"I want to run my fingers up your pussy," Fever Ray sings with pervy earnestness in "To the Moon and Back," the first single from her latest album, Plunge. Huh. ABBA never did it like this. In fact, nobody else from Sweden has had the huge success Fever Ray (aka Karin Dreijer) has enjoyed both with her now-defunct group the Knife and in her solo career by defying pop conventions so flagrantly. That's remarkable for an artist who produces music that scans darker and colder than a February day near the Arctic Circle.
Recent press photos of Dreijer trick your mind into thinking it's on a mushroom trip gone awry. The one that accompanies a recent New York Times feature (cropped from the video for "To the Moon and Back") shows the Swedish vocalist with two mysterious circles dotting her bald skull, as she wears makeup that suggests erratic aim or scary-clown aspirations. The message: This ain't your typical squeaky-clean Scandinavian diva.
Dreijer's warped visual signifiers extend to her sound. She rose to prominence with the Knife, the coolly tumultuous electronic-dance group she fronted alongside her brother Olof. The decadently despondent duo disbanded shortly after 2013's epic Shaking the Habitual, which capped a 15-year run of gothic-shrouded techno with an uncharacteristic buoyancy. Karin's voice distinguished the Knife from their peers—its distressed, witchy timbre hinting at the seemingly paradoxical conditions of profound angst and strident defiance. The Knife brought a brooding vitality to the club-going masses that countered the atmosphere of manufactured ecstasy and shallow hedonism that marks most popular electronic music.
The Dreijer siblings performed while donning masks, mostly avoided doing press, and, despite winning industry awards, refused to attend the ceremonies. In this way, they maintained an air of mystery not afforded fellow Nordic music luminaries such as Björk, Robyn, and Little Dragon.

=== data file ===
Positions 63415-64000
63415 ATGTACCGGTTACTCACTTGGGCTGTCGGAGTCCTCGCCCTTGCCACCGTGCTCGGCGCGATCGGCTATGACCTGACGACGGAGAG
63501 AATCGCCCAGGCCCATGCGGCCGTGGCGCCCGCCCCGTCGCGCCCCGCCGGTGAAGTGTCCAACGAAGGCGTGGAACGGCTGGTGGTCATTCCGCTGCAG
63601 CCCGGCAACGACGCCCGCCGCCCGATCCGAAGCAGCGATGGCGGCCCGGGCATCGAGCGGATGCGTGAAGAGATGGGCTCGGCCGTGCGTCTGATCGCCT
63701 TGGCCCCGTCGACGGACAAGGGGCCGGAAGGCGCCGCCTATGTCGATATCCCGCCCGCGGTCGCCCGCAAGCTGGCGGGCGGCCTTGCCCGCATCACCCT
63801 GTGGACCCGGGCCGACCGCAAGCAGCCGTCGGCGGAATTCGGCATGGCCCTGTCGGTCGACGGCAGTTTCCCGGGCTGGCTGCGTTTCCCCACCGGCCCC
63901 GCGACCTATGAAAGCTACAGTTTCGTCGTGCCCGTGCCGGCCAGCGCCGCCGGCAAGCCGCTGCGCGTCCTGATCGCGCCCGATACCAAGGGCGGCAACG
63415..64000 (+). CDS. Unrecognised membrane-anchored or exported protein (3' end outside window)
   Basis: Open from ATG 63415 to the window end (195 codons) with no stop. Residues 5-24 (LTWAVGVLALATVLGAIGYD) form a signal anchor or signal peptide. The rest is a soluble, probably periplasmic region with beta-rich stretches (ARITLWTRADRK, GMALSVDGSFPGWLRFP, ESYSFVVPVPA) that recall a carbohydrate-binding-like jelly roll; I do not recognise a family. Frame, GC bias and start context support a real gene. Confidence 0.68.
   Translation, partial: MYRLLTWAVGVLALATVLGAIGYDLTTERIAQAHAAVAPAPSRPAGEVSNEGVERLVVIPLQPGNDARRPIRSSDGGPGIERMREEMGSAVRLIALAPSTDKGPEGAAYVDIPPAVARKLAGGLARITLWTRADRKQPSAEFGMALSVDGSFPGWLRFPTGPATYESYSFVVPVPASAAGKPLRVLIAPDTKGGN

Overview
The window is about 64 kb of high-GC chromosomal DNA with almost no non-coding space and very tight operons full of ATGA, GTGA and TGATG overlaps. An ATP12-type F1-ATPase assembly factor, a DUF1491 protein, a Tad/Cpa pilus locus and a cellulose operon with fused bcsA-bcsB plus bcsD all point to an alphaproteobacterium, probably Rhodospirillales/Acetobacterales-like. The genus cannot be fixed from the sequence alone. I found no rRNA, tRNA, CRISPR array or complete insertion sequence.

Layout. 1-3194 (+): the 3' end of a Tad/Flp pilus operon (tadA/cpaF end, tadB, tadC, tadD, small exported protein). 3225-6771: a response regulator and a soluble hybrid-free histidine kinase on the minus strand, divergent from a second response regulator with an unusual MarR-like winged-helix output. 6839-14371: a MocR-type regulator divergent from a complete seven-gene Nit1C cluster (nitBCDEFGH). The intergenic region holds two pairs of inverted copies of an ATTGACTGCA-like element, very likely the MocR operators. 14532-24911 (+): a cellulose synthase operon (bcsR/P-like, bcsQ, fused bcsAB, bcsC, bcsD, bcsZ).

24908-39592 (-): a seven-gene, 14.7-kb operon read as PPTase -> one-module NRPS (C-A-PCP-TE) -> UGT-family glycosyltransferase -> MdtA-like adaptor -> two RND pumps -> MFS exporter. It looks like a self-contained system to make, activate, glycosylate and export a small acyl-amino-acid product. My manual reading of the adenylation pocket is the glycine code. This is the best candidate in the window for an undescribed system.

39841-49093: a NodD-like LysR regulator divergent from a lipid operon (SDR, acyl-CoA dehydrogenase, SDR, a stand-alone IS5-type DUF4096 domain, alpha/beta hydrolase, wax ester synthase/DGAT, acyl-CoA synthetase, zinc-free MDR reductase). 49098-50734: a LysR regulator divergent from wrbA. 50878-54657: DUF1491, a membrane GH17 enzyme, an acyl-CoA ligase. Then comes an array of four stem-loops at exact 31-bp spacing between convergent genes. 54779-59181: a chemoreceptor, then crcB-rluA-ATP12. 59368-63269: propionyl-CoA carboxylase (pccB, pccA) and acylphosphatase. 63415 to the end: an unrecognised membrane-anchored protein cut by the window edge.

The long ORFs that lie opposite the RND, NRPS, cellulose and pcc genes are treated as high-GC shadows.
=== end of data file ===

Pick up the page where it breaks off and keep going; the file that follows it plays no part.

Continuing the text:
But with the release of Plunge, Dreijer has decided to reveal more of herself to the media. The album emerges after an eight-year gap between her self-titled debut full-length, which found the singer frequently pitching her voice down to a grotesquely ghoulish tone. Her songs may have darkly beautiful melodies, but Dreijer didn't want to make it easy for listeners to embrace them.
In the time between those records, Dreijer's marriage ended and she began to experiment with her sexuality, seeking kinky experiences with women. The 11 tracks on Plunge explore the complex feelings of losing and finding love and lust. The music's rhythmic adventurousness and tonal extremity mirror Dreijer's emotional state—a liberatory, omnidirectional openness to novel arrangements. With her newfound personal freedom, she's also allowed some light into her compositions, which are produced with vibrant rigor by Peder Mannerfelt, Paula Temple, Johannes Berglund, and Dreijer herself.
A standout on Plunge, the chamber- orchestra piece "Red Trails" opens with "Blood was our favorite paint/You were my favorite pain/Waiting for your love to happen/Is like waiting for a drug that never kicks in"—and its morose lilt recalls the tragic German brooder Nico. That Dreijer can take such darkness to large crowds speaks volumes about her strange relatability, despite all her literal and figurative masks.